In the words of the Crusader's Hymn:

"Fair is the sunshine,
Fairer the moonlight
And all the stars in heav'n above;
Jesus shines brighter,
Jesus shines purer
And brings to all the world his love.

Fair are the meadows,
Fairer the woodlands,
Robed in the flowers of blooming spring;
Jesus is fairer,
Jesus is purer.
He makes the sorrowing spirit sing.

Beautiful Savior!
Lord of the nations!
Son of God and Son of Man!
Thee will I honor, praise, and give glory,
Give praise and glory evermore!

The theme of this temple is the Tree of Life, with leaves cascading down the sides and the windows.

"And the peace of God, which passeth all understanding, shall keep your hearts and minds through Christ Jesus." (Philippians 4:7)

What is the Most Valuable Substance in the World?

"I want to begin by asking a simple question. What is the most valuable substance or commodity in the world? We might initially think that gold, oil, or diamonds have the greatest worth. But of all the minerals, metals, gems, and solvents found on and in the earth, the most valuable is water."

- Elder David A. Bednar, A Reservoir of Living Water

The Most Valuable Substance in the World... Water

Friday, April 24, 2015

Why Beauty Matters

Does beauty matter?  Philosopher Roger Scruton thinks so, and I heartily agree.  

"In this very short introduction, the renowned philosopher Roger Scruton explores the concept of beauty, asking what makes an object - either in art, in nature, or the human form - beautiful, and examining how we can compare differing judgments of beauty when it is evident all around us that our tastes vary so widely. Is there a right judgement to be made about beauty? Is it right to say there is more beauty in a classical temple than a concrete office block, more in a Rembrandt than in last year's Turner Prize winner? Forthright and thought-provoking, and as accessible as it is intellectually rigorous, this introduction to the philosophy of beauty draws conclusions that some may find controversial, but, as Scruton shows, help us to find greater sense of meaning in the beautiful objects that fill our lives." —BBC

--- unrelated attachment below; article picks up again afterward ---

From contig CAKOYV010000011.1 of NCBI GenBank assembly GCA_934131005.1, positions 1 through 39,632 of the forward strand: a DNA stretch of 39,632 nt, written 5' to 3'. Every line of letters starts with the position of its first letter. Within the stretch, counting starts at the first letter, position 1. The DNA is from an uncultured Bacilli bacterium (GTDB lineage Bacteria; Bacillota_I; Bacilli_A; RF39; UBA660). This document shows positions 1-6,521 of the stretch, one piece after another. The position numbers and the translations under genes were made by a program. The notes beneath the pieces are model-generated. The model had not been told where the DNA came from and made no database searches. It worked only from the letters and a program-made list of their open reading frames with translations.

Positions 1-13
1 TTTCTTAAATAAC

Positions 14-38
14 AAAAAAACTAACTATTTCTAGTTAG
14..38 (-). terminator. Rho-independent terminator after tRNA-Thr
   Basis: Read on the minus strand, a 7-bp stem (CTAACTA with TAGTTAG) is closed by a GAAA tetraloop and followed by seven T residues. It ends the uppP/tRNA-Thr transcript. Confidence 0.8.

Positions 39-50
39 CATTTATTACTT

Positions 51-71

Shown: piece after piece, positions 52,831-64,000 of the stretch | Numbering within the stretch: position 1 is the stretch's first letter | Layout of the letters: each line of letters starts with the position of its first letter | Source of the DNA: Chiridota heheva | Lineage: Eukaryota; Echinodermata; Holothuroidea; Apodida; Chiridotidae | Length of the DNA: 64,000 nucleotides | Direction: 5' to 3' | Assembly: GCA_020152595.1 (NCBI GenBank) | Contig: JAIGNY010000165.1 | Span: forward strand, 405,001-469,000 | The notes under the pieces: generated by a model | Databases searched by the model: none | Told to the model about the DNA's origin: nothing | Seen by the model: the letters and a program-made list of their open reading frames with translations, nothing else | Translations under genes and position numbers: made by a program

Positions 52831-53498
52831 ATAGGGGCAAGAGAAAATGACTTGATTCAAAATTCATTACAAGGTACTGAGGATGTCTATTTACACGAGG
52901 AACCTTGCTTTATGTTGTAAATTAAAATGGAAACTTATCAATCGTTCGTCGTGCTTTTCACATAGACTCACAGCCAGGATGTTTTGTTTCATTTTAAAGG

• "Beauty is the remedy for the chaos and suffering in human life...The beautiful work of art brings consolation in sorrow and affirmation in joy." —Roger Scruton
  • "Beauty can be consoling, disturbing, sacred, profane; it can be exhilarating, appealing, inspiring, chilling. It can affect us in an unlimited variety of ways. Yet it is never viewed with indifference." - Roger Scruton
  • "Beauty is more than subjective; it is a universal need." —Roger Scruton

Thursday, April 16, 2015

The Speech of the Unknown Patriot

Even if it is only a legend, it makes for great reading.  If nothing else, the Speech of the Unknown, or the Unknown Patriot will at least bring to our remembrance the high price that was paid for the liberties that we now enjoy.

Tuesday, April 14, 2015

Fear Not

"Fear not: do not be afraid."

Throughout the scriptures, the Lord and His servants often encourage, strengthen and comfort God's children with these words.